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The case of the hug-happy kid

Submitted by on Wednesday, 21 April 2010 No Comment

As far as discipline problems go, it’s a not-bad one to have. It’s preferable to biting, hitting, kicking, pinching, etc.

It’s still annoying, though, and it’s getting Boots in trouble somewhere virtually every day: At school, at karate and at baseball practice.

Boots, it seems, has gone completely hug happy. It’s annoying the life out of his friends.

It’s bugging some more than others. That’s the report I got a few weeks back after Boots repeatedly embraced a classmate after school at baseball practice. I didn’t see the hugs – I was about 50 yards away watching Big Guy’s practice for a few minutes – but I got the report later from the other kid’s mom. The kid had told her later that Boots had made the child “uncomfortable.”

That language made me uncomfortable, as visions of the suspended Denver kindergarteners danced in my head. I’ll talk to him, I said.

And ever since I talked him, the problem’s gotten worse.

The next night, he practically tackled a teammate at baseball. The kid’s struggles to escape looked like a bug trying to flee a spider’s web. The following evening, he repeatedly embraced a classmate at karate. “Get. Off. Me,” the kid finally growled. I don’t blame him. I’ve wanted to say that, too, sometimes.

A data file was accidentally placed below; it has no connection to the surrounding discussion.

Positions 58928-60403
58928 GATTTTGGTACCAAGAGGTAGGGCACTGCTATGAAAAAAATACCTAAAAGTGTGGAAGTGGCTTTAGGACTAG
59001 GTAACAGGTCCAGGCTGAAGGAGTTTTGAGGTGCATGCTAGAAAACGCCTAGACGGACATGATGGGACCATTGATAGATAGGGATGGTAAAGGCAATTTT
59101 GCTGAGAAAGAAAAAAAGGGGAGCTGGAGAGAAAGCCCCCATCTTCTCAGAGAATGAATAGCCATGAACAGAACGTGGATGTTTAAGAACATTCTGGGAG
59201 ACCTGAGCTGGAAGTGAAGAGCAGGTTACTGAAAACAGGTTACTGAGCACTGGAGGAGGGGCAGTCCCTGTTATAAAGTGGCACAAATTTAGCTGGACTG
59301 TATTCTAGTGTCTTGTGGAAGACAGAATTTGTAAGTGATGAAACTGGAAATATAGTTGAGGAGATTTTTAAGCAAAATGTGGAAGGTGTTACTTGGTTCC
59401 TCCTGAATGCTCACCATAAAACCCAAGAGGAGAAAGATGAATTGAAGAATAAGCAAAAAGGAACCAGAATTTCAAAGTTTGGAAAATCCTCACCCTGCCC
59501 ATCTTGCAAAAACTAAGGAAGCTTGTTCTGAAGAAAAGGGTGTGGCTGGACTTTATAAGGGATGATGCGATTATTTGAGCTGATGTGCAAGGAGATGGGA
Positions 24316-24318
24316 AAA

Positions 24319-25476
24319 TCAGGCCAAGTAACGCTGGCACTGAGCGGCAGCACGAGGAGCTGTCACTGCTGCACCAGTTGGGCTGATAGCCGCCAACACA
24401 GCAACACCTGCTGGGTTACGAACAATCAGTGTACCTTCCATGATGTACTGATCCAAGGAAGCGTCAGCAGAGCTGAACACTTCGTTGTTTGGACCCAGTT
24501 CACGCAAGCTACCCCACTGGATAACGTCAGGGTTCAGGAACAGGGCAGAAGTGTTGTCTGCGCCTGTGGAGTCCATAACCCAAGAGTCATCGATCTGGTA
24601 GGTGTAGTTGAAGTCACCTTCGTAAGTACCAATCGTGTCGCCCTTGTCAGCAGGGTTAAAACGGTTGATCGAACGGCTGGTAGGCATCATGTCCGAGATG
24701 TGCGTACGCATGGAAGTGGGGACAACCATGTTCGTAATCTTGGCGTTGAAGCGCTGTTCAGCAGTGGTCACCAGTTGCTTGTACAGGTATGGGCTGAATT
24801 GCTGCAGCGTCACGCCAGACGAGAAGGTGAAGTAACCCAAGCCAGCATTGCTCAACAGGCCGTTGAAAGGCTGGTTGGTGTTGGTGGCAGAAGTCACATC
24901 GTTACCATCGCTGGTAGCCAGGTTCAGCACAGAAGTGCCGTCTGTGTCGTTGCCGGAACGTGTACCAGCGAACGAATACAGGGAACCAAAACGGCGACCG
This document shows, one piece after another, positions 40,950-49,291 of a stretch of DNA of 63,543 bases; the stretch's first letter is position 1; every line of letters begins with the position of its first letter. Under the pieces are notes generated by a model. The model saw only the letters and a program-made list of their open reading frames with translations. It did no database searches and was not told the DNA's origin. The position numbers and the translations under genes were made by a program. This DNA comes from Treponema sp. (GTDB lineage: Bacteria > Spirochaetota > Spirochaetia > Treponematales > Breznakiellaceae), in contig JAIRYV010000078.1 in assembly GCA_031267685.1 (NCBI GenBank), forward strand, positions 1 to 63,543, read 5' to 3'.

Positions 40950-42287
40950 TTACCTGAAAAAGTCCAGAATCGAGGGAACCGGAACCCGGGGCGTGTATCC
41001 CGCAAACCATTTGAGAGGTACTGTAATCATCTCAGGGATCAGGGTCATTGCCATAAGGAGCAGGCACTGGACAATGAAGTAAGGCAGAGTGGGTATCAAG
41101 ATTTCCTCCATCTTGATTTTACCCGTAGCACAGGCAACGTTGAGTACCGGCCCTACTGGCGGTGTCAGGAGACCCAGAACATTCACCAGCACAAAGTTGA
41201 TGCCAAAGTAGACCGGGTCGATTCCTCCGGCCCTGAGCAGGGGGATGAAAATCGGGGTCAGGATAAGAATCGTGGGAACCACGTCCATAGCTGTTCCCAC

I’ve tried to couch the warnings carefully, lest I give him the impression that hugging is wrong. Visions of a future girlfriend dumping him because he won’t show affection danced in my head.

Apparently, though, he’s doing some couching of his own on “keep your hands to yourself.” I can practically see the wheels spinning in his head. “Hands? Yes, she said ‘hands.’ So that means I can still lock my arms around someone in a vice-like grip.”

I’ve changed the reminder, now issued before school every day as well as at all sporting events, to “if someone doesn’t want to be touched, don’t touch them.” I fear there’s still wiggle room there, because it gives him one free shot.

I know I’m not the only person to deal with this. It’s been discussed on parenting boards, and just this morning I heard another mom warn her similarly hug-happy son. “If you keep doing that, one of these days someone is going to popĀ  you,” she said.

Maybe he and Boots need to get together.

Sometimes, in fact, they do. Pictures from the last birthday party Boots went to show the two all hugged up together in several shots. At least they weren’t bugging someone else.

Copyright 2010 Debra Legg. All rights reserved.

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